Performance Insights

Hark the Herald Angels Sing

(click the title to view and hear online)


The text of this well-known carol, written by Charles Wesley, was published in a collection entitled Hymns and Sacred Poems in 1739. Wesley's work began with "Hark! how all the welkin rings, glory to the King of Kings". The antiquated word "welkin" was understood at that time to mean "sky", "upper air", "firmament, or "heavens." George Whitefield, we assume with the consent of Wesley, adapted the beginning phrase to read as it does today.

Wesley coupled his text to a hymntune of his choosing which is not the one we know today. Regarding the melody familiar to us, around one hundred years later William H. Cummings arranged Wesley's adapted hymntext to music from a cantata by Felix Mendelssohn


Donna Hardin has set the composition in three parts for groups with changing voices (SCB) or changed voices (SAB). Optional notes have been included in Part III to fit singing range of adolescent baritones. The director may assign the pitches that are most comfortable for each individual. The delightful melody travels from part to part in an effort to fit the melody to the range best suited.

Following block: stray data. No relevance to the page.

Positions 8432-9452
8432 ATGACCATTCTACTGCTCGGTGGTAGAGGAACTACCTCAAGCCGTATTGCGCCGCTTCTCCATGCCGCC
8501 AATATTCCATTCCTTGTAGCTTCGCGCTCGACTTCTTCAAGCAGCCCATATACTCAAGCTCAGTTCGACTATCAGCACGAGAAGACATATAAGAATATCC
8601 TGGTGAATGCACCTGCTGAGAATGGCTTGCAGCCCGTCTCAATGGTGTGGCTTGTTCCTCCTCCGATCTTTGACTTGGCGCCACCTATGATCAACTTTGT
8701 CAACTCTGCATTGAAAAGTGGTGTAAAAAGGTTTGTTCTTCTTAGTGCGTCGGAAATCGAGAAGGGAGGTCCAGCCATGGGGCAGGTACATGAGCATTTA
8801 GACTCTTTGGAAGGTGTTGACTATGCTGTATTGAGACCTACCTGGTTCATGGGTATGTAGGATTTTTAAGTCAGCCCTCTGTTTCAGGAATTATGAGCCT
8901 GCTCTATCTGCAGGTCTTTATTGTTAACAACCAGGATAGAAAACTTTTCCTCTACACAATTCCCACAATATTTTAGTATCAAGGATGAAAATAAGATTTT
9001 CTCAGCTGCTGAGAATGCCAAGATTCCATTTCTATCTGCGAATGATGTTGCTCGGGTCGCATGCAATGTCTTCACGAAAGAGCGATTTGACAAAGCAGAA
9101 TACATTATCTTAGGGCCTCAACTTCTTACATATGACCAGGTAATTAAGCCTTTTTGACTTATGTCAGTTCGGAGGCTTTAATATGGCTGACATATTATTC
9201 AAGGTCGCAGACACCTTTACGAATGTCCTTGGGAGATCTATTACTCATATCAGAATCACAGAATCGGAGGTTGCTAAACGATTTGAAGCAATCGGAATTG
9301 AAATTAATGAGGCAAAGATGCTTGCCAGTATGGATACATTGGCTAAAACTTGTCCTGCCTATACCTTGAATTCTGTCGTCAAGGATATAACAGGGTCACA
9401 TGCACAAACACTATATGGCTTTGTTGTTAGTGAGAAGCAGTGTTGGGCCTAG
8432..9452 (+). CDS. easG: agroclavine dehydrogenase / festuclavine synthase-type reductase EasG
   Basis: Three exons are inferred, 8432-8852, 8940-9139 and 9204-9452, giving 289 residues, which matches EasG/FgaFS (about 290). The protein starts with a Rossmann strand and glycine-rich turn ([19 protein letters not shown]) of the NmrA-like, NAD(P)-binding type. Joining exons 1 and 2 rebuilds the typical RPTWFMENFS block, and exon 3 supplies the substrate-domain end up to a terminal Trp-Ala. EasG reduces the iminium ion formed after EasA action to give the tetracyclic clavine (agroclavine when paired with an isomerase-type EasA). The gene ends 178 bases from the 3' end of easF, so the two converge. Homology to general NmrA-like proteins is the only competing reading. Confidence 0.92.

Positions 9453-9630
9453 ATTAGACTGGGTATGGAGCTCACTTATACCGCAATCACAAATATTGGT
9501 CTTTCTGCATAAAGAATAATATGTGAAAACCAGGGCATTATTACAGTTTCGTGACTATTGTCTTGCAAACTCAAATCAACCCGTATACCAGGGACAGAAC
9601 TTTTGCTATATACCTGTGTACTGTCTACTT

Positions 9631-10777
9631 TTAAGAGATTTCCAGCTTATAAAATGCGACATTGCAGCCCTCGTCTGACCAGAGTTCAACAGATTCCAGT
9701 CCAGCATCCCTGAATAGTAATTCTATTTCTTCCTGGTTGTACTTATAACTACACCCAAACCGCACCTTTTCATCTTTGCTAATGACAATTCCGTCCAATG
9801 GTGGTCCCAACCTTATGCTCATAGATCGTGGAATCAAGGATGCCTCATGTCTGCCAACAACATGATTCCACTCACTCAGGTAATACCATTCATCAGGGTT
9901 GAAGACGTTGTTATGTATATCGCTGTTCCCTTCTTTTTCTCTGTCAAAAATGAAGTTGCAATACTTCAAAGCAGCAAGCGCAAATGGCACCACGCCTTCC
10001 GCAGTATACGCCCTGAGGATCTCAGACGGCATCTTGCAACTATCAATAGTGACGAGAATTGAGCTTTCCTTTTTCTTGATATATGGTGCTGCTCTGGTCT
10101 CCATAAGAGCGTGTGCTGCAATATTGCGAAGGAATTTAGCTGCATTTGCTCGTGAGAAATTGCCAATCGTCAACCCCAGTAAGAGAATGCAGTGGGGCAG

Click the Three-part Variable Chart to review how it may be sung with different ages and voicings. 


Words:  Charles Wesley (adapted by George Whitefield)

Music by Felix Mendelssohn (adapted by William H. Cummings)

Arranged by Donna Hardin

Three--part Variable Voicing with Piano

CP Catalog #SC1201202


This work is available in E-Print.

Please remember the copyright law.


It is illegal to purchase one copy, then photocopy it.


Order hard-copy scores from your favorite music publisher, J.W.Pepper, Inc., or directly from Cambiata Press.



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